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The note may have been written out of jealousy in June when the Yankees were being swamped in attendance 2 to 1 by the shabby, unneighborly Mets. It may have been written in shame late in August when the Yankees were a third-place team five full games from the league lead. But last week, even though the Yankees looked as if they were on the way to winning their 14th pennant in the last 16 years, the note was still clearly legible on the dirty canvas pad that softens the home team's bench at Yankee Stadium. It reads, "Everybody Loves a Loser."
No Yankee player will step forward and admit he wrote this intriguing message, yet one of them did. Several players will gladly come forward now, however, and admit to supplying the two-word epithet that has recently been printed below the original text. The true mystery of this note lies not in when it was written, or why or by whom. The mystery is that it was written by a Yankee for other Yankees to see when all Yankees are supposed to be incapable of harboring thoughts of losing.
And the solution to the mystery is that these 1964 Yankees are not the heroic stoics that tradition makes them out to be. In action, the 1964 Yankees have been a phenomenon of collective ineptitude. Their hitting has been bad, their fielding spotty, their base running ragged, their relief pitching brutal. Devout Yankee haters and dedicated Yankee fans alike will admit that since April this team has been playing some very un-Yankeelike baseball.
There were notable signs of improvement last week, but no matter how this year finally ends for the Yankees, it is indisputable that there are some remarkable differences between this and former New York teams. Although vast internal shuffles have brought a new manager, a new general manager, a new road secretary, a new concessionaire and even new owners, the basic difference is that the Yankees have acquired a warm, human image. This has occurred because they have been beaten and forced to scramble hard for victories against teams that former Yankee clubs were able to shrug off.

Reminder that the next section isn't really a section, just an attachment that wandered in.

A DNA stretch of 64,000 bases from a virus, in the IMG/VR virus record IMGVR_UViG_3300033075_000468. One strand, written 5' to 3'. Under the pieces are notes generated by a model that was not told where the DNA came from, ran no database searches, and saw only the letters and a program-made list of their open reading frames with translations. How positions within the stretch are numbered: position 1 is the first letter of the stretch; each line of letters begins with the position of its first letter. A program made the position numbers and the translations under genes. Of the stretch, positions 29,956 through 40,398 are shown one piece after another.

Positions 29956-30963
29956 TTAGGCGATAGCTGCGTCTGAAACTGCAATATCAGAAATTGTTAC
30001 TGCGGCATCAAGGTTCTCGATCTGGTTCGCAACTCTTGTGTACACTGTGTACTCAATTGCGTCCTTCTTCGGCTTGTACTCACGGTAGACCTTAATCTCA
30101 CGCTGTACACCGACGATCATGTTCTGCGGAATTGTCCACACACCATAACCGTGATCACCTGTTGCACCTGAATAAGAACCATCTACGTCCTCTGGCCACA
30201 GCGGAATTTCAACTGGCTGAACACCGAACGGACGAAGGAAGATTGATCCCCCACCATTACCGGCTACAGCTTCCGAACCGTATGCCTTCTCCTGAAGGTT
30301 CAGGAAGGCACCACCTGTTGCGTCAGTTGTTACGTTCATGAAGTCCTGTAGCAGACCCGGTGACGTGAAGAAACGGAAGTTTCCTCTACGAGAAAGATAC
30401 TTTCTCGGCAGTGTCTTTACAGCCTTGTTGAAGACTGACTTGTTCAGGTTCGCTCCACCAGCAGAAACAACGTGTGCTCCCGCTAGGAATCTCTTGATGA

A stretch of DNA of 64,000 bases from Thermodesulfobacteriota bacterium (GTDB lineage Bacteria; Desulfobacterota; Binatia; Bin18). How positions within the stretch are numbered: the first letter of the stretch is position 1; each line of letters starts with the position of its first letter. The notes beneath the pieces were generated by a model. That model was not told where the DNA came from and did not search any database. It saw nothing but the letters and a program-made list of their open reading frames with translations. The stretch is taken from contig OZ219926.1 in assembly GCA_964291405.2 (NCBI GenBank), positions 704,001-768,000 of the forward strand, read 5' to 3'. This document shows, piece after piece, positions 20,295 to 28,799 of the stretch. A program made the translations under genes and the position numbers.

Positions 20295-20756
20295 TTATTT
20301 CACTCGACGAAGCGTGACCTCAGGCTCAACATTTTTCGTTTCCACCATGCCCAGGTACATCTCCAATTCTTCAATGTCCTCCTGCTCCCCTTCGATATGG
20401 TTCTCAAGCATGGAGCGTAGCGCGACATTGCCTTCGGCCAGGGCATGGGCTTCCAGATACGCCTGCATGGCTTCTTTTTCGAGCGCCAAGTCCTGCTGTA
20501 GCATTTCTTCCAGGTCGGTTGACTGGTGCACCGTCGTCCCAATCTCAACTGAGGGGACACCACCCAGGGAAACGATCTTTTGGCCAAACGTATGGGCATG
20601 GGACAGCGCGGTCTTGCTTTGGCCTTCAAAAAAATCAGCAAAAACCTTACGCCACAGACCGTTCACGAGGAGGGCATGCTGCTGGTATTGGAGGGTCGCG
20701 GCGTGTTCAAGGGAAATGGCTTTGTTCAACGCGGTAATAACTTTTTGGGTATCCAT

It has been a new set of Yankees—Jim Bouton, Phil Linz, Joe Pepitone, Al Downing, Mel Stottlemyre, Pedro Ramos—that has been carrying the team through its late drive, and these Yankees have never been through a pennant drive before. True enough, there is an old Yankee leading the new ones on, trying to ease the pressures, trying to contribute more than he is physically capable of contributing. That, of course, is Mickey Mantle, and he has played this season with a quiet valor that has inspired every member of the team, the new set and the old hands. "The thing about Mantle this year," says Relief Pitcher Steve Hamilton, "is that you know he is playing with injuries that are tremendously painful. It's agony for all of us to watch him stumble in the outfield and try to swing a bat. But in watching him you stop worrying about what's bothering you. You say to yourself, 'He's making $100,000 a year. He's famous and could retire right now just on his name. If he can do it, I can, too.' "
Mantle's sense of humor also has been a big factor. Time and again it has, by itself, lifted the whole team from mass dejection. "When Mantle says something that he thinks is funny," says Hamilton, "it always is. He waits for the right time. There are many players on this team with a sharper wit, but when Mickey says something, everybody laughs."